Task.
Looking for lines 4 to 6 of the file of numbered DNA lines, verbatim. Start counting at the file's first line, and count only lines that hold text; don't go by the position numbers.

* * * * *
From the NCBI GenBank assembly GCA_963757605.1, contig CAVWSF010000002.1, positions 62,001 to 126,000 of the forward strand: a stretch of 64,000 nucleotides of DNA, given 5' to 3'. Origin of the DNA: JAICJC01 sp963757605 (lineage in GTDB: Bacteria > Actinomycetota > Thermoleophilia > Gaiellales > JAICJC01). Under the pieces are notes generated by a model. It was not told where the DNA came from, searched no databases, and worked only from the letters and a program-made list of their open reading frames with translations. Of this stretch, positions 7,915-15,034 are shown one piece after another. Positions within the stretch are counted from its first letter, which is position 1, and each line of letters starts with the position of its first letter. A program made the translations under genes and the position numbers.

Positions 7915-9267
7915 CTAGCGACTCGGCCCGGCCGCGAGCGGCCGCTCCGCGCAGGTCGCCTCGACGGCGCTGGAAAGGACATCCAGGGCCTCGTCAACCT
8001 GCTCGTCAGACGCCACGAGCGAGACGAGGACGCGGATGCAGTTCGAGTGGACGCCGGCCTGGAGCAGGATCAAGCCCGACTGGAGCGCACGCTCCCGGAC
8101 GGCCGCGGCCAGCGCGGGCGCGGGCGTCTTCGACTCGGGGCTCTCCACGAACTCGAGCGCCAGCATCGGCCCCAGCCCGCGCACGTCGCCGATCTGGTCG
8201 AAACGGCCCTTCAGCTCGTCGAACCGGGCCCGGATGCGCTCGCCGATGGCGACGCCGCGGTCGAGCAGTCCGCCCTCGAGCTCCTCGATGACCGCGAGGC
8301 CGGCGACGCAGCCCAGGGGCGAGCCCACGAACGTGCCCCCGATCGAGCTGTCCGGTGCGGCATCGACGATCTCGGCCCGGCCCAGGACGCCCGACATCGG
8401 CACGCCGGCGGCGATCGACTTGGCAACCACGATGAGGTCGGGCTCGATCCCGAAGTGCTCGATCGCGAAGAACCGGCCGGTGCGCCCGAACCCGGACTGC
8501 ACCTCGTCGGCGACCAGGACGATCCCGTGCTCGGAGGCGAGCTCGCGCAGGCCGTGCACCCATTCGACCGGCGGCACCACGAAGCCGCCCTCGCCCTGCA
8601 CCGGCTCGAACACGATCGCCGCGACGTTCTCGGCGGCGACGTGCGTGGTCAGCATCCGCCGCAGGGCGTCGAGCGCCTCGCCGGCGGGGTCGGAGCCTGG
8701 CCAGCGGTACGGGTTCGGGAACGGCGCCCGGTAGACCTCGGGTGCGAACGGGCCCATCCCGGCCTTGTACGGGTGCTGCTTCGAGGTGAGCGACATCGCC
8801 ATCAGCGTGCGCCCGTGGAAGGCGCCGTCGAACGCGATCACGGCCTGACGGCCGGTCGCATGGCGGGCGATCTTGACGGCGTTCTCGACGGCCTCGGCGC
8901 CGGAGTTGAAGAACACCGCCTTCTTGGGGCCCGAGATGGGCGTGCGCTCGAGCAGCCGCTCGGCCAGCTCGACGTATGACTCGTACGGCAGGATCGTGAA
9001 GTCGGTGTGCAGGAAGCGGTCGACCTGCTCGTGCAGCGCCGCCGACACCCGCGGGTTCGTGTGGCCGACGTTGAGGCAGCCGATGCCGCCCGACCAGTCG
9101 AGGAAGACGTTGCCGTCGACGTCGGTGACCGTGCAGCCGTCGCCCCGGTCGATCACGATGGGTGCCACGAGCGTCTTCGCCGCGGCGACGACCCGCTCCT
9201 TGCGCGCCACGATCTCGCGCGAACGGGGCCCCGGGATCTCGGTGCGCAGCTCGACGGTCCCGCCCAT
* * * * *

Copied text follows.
8001 GCTCGTCAGACGCCACGAGCGAGACGAGGACGCGGATGCAGTTCGAGTGGACGCCGGCCTGGAGCAGGATCAAGCCCGACTGGAGCGCACGCTCCCGGAC
8101 GGCCGCGGCCAGCGCGGGCGCGGGCGTCTTCGACTCGGGGCTCTCCACGAACTCGAGCGCCAGCATCGGCCCCAGCCCGCGCACGTCGCCGATCTGGTCG
8201 AAACGGCCCTTCAGCTCGTCGAACCGGGCCCGGATGCGCTCGCCGATGGCGACGCCGCGGTCGAGCAGTCCGCCCTCGAGCTCCTCGATGACCGCGAGGC